Happy beginning of the 2nd Quarter! With report cards pending, we embark on the traditional reporting mission that is less comfortable than talking about the caring and creativity shown daily by our students and staff - grades. We all remember grades, don’t we? The anxiety evoked by the seemingly universal A-F scale (why we leave out E remains a mystery) is something probably all students, present and former, share. At RMS even more anxiety comes from the fact that for some of our students this report card will be their first foray into this uniquely American experience. We want to try to ease some of that anxiety.
The larger discussion of grades is the stuff of long scholarly works and philosophical treatises, today we feel it important to offer a few reminders about grades at RMS.
What a grade is:
A snapshot of the work in each class for the past 9 weeks.
A measure of progress toward a goal that is ongoing.
A discussion point regarding what strategies worked in the first nine weeks, and what habits and methods might be changed. (The “leave all work to the last two weeks” is not a great method despite its popularity in middle school).
Potentially a reflection of choices regarding energy and effort that may have been directed at another goal during this quarter. Discussions of these choices can be enlightening.
The starting point of a discussion about wider educational expectations between families and RMS. We welcome inquiries about report cards, and look forward to deeper conversations about your students' learning.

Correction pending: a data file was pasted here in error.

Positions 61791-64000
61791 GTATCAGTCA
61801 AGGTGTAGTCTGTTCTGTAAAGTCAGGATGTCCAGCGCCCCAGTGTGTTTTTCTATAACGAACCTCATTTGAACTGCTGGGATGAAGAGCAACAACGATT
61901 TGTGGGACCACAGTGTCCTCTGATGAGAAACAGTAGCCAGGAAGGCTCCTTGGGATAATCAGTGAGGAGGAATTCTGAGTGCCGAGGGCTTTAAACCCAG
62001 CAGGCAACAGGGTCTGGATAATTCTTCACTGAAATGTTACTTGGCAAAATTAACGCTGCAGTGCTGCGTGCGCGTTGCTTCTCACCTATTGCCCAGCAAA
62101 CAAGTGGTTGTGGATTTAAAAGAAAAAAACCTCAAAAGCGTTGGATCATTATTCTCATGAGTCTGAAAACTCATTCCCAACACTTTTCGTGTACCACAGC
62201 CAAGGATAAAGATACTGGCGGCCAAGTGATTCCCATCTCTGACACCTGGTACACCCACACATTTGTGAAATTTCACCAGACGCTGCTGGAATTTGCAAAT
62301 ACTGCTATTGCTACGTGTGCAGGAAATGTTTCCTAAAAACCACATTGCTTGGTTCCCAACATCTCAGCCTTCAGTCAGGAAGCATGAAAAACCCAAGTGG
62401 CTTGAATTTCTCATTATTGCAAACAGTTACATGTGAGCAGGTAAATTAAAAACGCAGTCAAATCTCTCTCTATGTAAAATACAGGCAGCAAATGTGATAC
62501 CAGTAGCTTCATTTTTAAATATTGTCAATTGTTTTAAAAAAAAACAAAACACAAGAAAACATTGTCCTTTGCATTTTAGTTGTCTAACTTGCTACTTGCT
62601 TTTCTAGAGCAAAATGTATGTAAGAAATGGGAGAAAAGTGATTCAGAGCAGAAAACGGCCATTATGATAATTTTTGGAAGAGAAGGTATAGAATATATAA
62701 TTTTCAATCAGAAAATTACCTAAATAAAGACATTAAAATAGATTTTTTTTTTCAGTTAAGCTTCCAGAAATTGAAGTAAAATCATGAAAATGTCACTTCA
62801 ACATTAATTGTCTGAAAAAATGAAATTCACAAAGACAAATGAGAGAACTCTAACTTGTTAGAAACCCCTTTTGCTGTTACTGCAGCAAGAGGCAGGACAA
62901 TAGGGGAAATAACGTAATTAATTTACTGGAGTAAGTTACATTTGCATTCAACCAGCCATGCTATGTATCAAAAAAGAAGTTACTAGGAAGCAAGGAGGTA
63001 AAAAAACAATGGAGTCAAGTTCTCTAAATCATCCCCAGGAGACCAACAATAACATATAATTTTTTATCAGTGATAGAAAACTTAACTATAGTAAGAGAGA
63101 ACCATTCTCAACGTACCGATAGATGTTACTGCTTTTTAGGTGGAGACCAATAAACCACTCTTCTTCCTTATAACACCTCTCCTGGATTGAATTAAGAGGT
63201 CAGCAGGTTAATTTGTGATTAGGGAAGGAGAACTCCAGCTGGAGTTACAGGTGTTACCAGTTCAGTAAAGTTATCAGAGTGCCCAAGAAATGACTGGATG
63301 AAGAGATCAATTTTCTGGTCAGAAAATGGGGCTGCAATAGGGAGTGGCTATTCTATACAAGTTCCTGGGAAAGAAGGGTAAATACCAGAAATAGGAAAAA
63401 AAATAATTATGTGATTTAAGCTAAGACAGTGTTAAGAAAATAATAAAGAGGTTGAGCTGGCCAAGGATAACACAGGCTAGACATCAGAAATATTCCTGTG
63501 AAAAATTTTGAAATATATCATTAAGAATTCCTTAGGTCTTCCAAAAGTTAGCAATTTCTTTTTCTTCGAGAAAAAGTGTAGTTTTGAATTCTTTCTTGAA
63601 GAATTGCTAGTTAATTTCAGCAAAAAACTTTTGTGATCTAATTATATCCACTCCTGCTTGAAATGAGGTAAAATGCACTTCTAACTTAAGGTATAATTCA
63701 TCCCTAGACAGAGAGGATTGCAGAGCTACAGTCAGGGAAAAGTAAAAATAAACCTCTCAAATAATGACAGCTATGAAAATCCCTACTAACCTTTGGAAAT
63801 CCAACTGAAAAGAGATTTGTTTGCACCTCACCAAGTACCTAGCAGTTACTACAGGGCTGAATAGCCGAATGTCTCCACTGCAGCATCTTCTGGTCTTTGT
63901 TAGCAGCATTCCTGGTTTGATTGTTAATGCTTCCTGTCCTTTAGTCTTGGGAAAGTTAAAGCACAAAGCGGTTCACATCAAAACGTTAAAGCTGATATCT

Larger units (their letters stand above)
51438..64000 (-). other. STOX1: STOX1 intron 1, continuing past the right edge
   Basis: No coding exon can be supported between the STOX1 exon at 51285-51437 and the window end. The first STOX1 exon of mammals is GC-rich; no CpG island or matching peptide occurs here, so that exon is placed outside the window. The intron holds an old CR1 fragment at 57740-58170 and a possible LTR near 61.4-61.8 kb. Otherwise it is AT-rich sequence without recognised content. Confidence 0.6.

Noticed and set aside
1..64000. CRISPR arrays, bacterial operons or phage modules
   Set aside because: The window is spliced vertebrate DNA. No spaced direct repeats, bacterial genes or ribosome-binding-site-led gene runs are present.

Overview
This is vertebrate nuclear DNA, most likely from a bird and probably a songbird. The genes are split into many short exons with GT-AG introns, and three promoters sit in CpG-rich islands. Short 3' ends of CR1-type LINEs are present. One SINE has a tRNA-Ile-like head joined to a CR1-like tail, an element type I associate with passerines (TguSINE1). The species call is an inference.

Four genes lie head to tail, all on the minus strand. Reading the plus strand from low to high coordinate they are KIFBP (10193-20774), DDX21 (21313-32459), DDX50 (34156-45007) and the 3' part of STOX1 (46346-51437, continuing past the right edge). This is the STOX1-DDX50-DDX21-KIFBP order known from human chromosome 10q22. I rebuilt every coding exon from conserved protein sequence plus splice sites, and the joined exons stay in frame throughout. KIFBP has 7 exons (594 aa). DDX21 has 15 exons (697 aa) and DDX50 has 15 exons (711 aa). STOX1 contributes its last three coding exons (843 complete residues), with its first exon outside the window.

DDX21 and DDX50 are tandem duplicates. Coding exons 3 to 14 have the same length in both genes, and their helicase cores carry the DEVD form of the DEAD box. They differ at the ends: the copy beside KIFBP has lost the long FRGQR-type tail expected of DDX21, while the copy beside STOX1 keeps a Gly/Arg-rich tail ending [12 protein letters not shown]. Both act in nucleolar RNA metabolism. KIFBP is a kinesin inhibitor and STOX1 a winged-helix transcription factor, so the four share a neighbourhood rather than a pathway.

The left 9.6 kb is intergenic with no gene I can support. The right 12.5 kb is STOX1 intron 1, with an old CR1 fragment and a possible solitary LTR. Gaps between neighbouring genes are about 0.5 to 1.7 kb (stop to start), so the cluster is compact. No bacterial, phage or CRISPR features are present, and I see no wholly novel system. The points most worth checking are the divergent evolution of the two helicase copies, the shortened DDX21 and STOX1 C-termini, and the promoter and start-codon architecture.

What a grade is not:
A measure of self worth. A 2002 study found that 80% of undergraduates based their self worth on how they were doing in school. This is not a healthy nor helpful idea - especially for middle school students. We, as adults, can mitigate this feeling by continuing to stress what was learned at RMS rather than what letter was recorded.
An end point. The 9 week grading period is, at some level, arbitrary, often coming in the middle of a unit. Work and learning are ongoing, and will continue to build on themselves as we move forward.
Restrictive or punitive. In most cases middle school grades will not be divulged to outside entities. Sometimes the lessons learned from a letter grade that is less than expected last longer than the subject matter of the class. (Middle school is where I learned that I could not, in fact, do my entire science project in two days. The grade reflected that, and I did not make that mistake again.)
A complete picture of a student. At RMS we know that students are so much more than letters in a column. We try to use comments to reflect the full, and wonderful, complexity of each student.
Meaningless. We also know that the academic world as it exists relies on our current system, so we try to reflect in our grades the same values that will be important as our students navigate secondary and post-secondary education. We will continue to stress individual learning and growth while remaining grounded in our current grading system.
We know that the single letters are not conducive to reflecting the nuance and subtle individual differences that make each of our students wonderful. We will continue to try to foster those qualities while preparing them for what comes ahead.
Please reach out with any questions or concerns regarding report cards (available on PowerSchool on Monday afternoon), grading, or the quarter in general. Enjoy the extra hour we gain on Sunday. Please be well, stay safe, and take care of each other.